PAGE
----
SMNR: Criminal Justice Policy: Corrections and Sentencing
- Semester: Spring 2021
- Course ID: 397S
- Credit Hours: 3
- Course Type: Seminar
- Grading Method: Pass/Fail Allowed (JD only)
- Cross-listed Dept: Public Affairs
- Upperclass-only elective
|WED||2:00 - 5:00 pm||ONLINE|
This is an LBJ School course, cross-listed with the Law School. This course will be taught online. Contact LBJ if you have questions about how the course will be taught.
Course Overview: Few policy issues have had as big an impact on the Texas political or social landscape as criminal justice, and fewer still have such a hold on the popular imagination. Yet it is only recently that debate about criminal justice policy has started to take account of the financial and social costs of our state's incarceration policies. Time and again, public officials at all levels and in all branches of government find themselves confronting the thorny problems presented by the policy choices the state has made in the criminal justice arena. This course will force us to go beyond the simplistic debates between "tough on crime" and "soft on crime" rhetoric, and confront the hard policy questions that mirror the daily challenges faced by policy-makers and public officials. For example, how can policy-makers safely and effectively downsize our massive prison system? What role does race play in the criminal justice system, and how should public officials take into account the impact of criminal justice practices on minority communities and families? How can legislators protect the public from people who have committed serious or violent crimes, especially while facing immense budget pressures? Should the pretrial bail system be based on a person’s risk or their ability to pay money bail? Should any limits be placed on judicial or prosecutorial discretion? What steps should the government be taking to protect people in custody from COVID? When is it appropriate for a court to intervene to improve prison or jail conditions? What forms of external oversight should exist when it comes to prison operations? Are humane prisons possible? Although the course will have a heavy focus on Texas' criminal justice policies and practices, we will often refer to the experiences of other states and other countries to examine a range of practices in this field and to explore alternative options for developing policy.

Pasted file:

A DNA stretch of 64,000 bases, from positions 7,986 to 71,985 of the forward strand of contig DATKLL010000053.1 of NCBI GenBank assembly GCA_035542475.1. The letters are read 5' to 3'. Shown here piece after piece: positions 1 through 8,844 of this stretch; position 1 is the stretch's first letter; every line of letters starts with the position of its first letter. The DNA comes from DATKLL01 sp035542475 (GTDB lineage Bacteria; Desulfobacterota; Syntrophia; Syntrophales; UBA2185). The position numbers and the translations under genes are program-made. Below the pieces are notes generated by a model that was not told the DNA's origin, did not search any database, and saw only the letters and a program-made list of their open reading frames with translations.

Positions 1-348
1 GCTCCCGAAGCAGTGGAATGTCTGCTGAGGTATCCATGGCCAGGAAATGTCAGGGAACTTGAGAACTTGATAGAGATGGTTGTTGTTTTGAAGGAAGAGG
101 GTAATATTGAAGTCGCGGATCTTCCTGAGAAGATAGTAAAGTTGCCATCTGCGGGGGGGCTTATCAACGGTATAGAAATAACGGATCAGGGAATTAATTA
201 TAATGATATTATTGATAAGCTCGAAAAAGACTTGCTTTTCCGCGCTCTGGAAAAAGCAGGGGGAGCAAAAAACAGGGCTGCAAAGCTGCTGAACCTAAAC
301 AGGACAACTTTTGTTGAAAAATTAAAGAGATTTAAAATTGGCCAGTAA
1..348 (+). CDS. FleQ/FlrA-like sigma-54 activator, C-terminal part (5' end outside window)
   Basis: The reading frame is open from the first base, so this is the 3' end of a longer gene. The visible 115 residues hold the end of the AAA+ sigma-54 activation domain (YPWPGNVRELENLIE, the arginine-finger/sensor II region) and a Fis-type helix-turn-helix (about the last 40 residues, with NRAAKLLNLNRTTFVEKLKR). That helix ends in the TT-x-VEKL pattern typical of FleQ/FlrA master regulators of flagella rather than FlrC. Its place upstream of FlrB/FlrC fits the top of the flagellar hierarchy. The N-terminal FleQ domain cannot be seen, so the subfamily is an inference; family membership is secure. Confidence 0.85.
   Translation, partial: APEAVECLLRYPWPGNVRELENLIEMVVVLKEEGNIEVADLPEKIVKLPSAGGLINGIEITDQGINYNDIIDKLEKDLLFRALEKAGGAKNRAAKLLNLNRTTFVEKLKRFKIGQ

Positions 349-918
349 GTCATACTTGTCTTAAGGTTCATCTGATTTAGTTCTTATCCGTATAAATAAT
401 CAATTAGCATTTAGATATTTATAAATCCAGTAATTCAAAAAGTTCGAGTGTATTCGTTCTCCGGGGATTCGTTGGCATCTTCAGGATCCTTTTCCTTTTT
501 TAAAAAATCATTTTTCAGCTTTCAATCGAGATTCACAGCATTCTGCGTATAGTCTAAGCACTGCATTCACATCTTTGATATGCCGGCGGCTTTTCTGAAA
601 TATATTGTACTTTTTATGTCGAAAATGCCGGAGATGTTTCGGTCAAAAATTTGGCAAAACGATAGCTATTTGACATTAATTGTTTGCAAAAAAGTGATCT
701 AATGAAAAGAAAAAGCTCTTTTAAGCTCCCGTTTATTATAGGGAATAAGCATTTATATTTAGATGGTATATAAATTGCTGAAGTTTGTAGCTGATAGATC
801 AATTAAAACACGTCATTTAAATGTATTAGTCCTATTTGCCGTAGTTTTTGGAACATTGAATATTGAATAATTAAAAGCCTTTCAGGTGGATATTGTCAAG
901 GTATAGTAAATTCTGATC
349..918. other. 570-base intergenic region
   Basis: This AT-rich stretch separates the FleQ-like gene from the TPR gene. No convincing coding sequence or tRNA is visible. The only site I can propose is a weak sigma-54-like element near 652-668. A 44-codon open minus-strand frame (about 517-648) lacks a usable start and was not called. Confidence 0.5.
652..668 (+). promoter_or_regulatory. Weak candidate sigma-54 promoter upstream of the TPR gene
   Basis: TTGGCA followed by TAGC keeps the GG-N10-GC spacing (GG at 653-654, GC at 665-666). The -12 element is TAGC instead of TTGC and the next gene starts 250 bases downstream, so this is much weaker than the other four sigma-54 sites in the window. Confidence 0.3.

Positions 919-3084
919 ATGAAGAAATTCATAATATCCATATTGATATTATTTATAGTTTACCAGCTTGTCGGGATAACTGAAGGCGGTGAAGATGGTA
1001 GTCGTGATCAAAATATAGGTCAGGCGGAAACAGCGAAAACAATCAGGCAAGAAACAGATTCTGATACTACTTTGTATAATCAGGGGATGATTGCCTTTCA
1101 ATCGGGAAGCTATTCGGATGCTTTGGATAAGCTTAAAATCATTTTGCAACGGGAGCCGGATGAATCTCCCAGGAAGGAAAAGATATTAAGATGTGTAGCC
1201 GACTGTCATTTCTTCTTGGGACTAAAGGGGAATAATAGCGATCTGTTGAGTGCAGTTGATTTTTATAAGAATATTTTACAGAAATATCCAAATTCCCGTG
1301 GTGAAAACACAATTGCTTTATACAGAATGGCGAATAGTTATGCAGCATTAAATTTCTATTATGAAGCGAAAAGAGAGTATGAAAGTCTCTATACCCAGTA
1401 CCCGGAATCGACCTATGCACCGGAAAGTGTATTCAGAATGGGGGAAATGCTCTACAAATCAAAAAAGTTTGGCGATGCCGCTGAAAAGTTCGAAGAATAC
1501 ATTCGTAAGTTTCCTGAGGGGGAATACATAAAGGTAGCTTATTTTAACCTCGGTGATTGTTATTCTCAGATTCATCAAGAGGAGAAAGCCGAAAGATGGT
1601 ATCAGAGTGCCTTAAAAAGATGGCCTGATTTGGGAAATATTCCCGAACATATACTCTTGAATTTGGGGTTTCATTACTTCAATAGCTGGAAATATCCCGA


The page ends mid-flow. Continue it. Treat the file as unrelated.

Goals: Students in this interdisciplinary seminar (cross-listed between the LBJ School and the Law School) will gain a firm understanding of the key criminal justice policy challenges facing public officials. Students will begin to appreciate the complexity of these issues; understand how both good and bad policies are developed; understand the financial and social costs of criminal justice policy decisions; recognize the extent to which criminal justice issues have an impact on almost every aspect of government; and explore the relationship between law, constitutional requirements, the administration of justice, and public policy. Students will also learn practical policy research and writing skills.
Course Materials, Outside Speakers, and Legislative Hearings: Each topic will be examined critically through a wide range of readings, including empirical studies, essays, books, statutes, legal cases, and official reports, as well as podcasts and videos. The reading load can be very heavy at times, but it is all interesting material. While COVID restrictions mean that we will be unable to visit prison and jail facilities in person this year, we will seek other ways to learn about life inside these facilities and hear from people with lived experience. We may have guest speakers such as a national expert/advocate, a prison agency official, and a person who was formerly incarcerated, all of whom have been deeply involved in policy-making or practice in this area. Finally, we also will take advantage of legislative hearings scheduled during the semester to observe the policy development process.
Course Requirements: This seminar is dependent upon an informed and lively discussion. Students are expected to attend all classes, do all the reading, and come to class with thoughtful comments or questions about their reading assignments. Class participation is critical and will be considered in grading. Students will be required to undertake an original research project on a topic of their choice and to write a 10-page issue brief about their topics. Additionally, students will write two policy memos on designated criminal justice issues. Students will also submit an ungraded reflection essay.